Adventure Gamers Awards
Amanita Design's projects have always had an endearingly quirky personality all their own. Starting with the original Samorost (Czech for "maverick") and progressing through Machinarium and Botanicula, they've all been abundantly beautiful and charming, leaving traditional adventure genre mainstays such as logic, plot and dialogue by the wayside. Instead, they've substituted wide-eyed exploration and the simple pleasure of playing with the world around you, making a real case for games as art and not just entertainment. It's a formula proven to work, and with Samorost 3 they've stuck with it. Though it's been a decade since Samorost 2, the new game thrusts players right back into the little gnome protagonist's offbeat, abundantly organic world as if no time had passed. Except this time we get a full-length adventure, with all modern conveniences. The obsessively goal-oriented gamer should probably stay away, but everyone else can look forward to one of the most adorable games ever made.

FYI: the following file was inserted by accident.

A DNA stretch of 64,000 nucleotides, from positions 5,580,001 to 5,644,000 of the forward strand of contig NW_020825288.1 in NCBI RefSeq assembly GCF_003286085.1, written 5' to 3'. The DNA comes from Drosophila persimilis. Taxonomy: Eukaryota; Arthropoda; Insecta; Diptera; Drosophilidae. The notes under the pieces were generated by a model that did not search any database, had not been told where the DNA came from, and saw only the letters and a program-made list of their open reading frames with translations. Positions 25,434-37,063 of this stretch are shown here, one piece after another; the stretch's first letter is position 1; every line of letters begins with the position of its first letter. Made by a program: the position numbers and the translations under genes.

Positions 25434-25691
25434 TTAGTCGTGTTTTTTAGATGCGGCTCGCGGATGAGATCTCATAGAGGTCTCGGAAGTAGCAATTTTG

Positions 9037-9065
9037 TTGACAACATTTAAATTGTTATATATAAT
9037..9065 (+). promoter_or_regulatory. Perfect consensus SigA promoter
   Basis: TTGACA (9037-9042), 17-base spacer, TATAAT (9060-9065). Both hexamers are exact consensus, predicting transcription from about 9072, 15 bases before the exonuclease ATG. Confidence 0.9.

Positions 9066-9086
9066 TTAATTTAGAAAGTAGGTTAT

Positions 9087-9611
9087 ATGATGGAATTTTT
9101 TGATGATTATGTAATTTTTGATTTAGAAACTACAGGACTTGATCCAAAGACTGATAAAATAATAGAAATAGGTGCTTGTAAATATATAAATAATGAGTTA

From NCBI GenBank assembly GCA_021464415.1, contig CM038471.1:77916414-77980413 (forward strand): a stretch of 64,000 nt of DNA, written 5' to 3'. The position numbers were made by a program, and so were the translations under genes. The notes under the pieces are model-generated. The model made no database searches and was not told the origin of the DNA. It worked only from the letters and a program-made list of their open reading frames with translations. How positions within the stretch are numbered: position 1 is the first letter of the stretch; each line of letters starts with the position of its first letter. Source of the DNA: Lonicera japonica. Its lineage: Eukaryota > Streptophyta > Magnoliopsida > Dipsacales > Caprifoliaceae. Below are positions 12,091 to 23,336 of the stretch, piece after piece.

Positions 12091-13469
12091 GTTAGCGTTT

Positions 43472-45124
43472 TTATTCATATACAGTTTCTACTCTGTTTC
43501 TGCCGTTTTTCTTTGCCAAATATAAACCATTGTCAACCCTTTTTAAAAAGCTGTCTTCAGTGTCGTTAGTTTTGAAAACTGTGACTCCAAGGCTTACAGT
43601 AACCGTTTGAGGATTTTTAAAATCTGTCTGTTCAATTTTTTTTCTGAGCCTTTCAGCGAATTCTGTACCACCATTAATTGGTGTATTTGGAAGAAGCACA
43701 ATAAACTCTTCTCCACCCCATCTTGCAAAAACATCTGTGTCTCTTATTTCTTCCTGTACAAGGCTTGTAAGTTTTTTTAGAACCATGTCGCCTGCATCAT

For those who need a quick recap, the Samorost games star a little fellow who looks like he's wearing white pyjamas and a wee willie winkie hat. I think of him as Sammy the gnome, but he's never actually named. He lives on a gnarled-looking world that looks to be equal parts rock and wood, in a house with a huge telescope on top. So far, he's stopped a planetoid (for want of a better word) from crashing into his world, and rescued his dog from thieving aliens. This time around, things are a bit more complicated, with enough backstory to fill two in-game comic books, the first of which is waiting for you on your bedside table.
Reading a bit like a children's tale from the Twilight Zone, the story tells of a giant space squid that crashes through into our dimension, devouring everything in its path. A crack team of monks with magic trumpets use the instruments to breathe life into a black ball, then find an engineer to build them a giant robot and implant the ball into its head. Springing up, the robot picks up a great big sword, flies off into space and chops the squid up into little pieces, saving the universe. Hurrah! Of course, such a powerful weapon can't just be left lying around, so the monks remove the ball for safekeeping and leave the rest of the robot on a different planet.